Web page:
April, 2017
Feature
Inspection News and Views from the American Society of Home Inspectors



Commercial Inspection: Taking Your Home Inspection Business to the Next Level

ALAN CARSON



As the home inspection industry continues to develop, with more individuals entering this great profession, many inspectors are investigating different avenues for revenue and company growth. To make your services more diverse, expanding into commercial inspections may be the answer.

What is a Commercial Inspection?
A commercial inspection can cover a number of building types that are larger in scale than your typical singular multi-family home. These may include office towers, retail stores, large multi-unit condos and apartment buildings, as well as industrial and institutional structures. An inspection of these buildings will cover all of the items that are generally covered in a home inspection.

  • At a very high level, here are some of the benefits of commercial inspections:
  • Commercial inspections build on your pre-existing home inspection skill set; you already have a lot of the knowledge and tools to get started in this field.
  • Commercial inspections can generate up to 80% more revenue than home inspections in an equivalent amount of time.
  • A company providing home and commercial inspections may garner more respect than a company providing only home inspections; your business may look more impressive to prospective clients who are interested in both types of properties.
  • The emotion that is so commonly associated with home inspections involving homebuyers and sellers generally does not come into play with commercial inspections. With commercial properties, it’s all business. This significantly reduces your liability.
  • Scheduled inspections typically occur during business hours because that’s when commercial buildings are operating.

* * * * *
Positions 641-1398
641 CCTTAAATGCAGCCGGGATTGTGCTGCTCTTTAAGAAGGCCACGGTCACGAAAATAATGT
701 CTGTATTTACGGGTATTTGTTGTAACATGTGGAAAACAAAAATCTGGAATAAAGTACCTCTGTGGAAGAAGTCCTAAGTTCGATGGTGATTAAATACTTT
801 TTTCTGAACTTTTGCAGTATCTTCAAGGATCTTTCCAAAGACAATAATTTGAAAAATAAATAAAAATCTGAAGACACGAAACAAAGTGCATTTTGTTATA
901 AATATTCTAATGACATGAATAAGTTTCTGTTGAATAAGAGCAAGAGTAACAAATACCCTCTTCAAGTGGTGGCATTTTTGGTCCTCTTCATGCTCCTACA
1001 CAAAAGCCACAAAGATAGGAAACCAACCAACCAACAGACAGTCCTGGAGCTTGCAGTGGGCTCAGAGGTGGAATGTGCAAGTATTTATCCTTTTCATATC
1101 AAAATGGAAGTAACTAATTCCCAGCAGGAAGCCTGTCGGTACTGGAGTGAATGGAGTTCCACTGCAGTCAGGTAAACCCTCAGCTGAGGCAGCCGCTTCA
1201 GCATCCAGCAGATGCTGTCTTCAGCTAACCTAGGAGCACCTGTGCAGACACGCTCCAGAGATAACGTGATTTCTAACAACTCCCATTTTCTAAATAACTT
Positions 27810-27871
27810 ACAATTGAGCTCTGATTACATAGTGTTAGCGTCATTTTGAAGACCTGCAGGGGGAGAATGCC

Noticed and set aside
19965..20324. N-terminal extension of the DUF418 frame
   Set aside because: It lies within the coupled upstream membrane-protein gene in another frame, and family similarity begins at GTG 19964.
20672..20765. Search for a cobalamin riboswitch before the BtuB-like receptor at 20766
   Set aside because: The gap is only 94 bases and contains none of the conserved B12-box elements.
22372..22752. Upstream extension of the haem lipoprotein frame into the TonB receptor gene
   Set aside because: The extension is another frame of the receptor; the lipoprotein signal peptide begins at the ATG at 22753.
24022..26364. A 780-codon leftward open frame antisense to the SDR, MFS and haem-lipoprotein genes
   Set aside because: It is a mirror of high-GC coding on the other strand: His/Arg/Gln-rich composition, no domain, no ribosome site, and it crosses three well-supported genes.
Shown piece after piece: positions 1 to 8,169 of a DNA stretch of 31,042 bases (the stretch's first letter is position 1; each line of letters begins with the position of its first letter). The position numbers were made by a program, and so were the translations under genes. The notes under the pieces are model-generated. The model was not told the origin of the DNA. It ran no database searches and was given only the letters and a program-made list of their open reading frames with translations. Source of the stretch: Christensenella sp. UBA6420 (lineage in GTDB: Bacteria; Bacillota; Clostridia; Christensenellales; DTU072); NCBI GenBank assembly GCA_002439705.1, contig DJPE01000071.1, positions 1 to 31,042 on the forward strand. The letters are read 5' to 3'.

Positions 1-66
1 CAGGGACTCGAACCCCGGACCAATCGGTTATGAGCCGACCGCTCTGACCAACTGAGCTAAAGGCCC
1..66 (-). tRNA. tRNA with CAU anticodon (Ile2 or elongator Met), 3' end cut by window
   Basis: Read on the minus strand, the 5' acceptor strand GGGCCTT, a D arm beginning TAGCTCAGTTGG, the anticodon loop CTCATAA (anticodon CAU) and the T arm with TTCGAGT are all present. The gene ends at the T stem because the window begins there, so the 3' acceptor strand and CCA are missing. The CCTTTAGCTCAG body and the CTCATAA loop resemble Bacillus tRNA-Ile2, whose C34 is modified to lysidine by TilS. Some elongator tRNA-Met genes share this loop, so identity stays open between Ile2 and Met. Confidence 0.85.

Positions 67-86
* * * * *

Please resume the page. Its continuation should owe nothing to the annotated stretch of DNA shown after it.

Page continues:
• Many commercial building owners have portfolios of properties, which makes it easy to potentially garner more business if you perform a job well.

A Team Approach
One of the biggest concerns for home inspectors entering into commercial inspections is the sheer size and scope of what’s involved. They often get overwhelmed by the thought of inspecting an entire commercial building by themselves.

Fortunately, that’s not typically how a commercial inspection is done. The approach should be that of a team. You may work with other inspectors in your company or partner with other inspectors in your area to perform the job. You also will subcontract people in other trades who may be more familiar with certain aspects of the building such as the electrical, mechanical and plumbing systems. 

Your job may be to look at the exterior, structure, insulation and roof system. If those items are too large in scope for your experience, you may subcontract the inspections of those areas to other, more specialized consultants as well.

Of course, you will add a significant markup to the services of these consultants when you bill your customer—the owner of the building.

The Right Training
Although commercial inspection is based on many of the same technical principles as home inspection, having knowledge of the differences can be extremely valuable.

That’s why it’s important to ensure that you have the right training. You will need to complete a comprehensive training course that can prepare you to succeed in the world of commercial inspections.

The good news is that taking an effective commercial inspection course should not take as long as taking a home inspection course. That’s because you already have a good understanding of many of the principles. The concepts for everything you learned in home inspection are simply magnified to a larger scale in commercial inspections.


The ASHI School Commercial Training Course
We are pleased to announce that The ASHI School has partnered with Carson Dunlop to provide a comprehensive, three-day commercial training course.

Course participants will learn how to get into the commercial inspection business. The content covers everything from business practices to technical inspection, and the instructors will place a special emphasis on applying the “team approach” to commercial inspections. Participants will learn where and when consultants are required, as well as how to find and work with appropriate, qualified consultants.

Additionally, participants will receive a commercial inspection textbook and a wealth of practical information, including sample inspection reports, consultants’ reports and information about quoting inspections, report writing, addressing cost issues and many other relevant business issues.

To register or learn more information, visit www.theashischool.com/ClassListings/Details/10. Register now. A world of opportunity is waiting!

Upcoming Commercial
Inspection Course

May 12-14, 2017 – Baltimore, MD
(www.theashischool.com/ClassListings/SessionDetails/2444)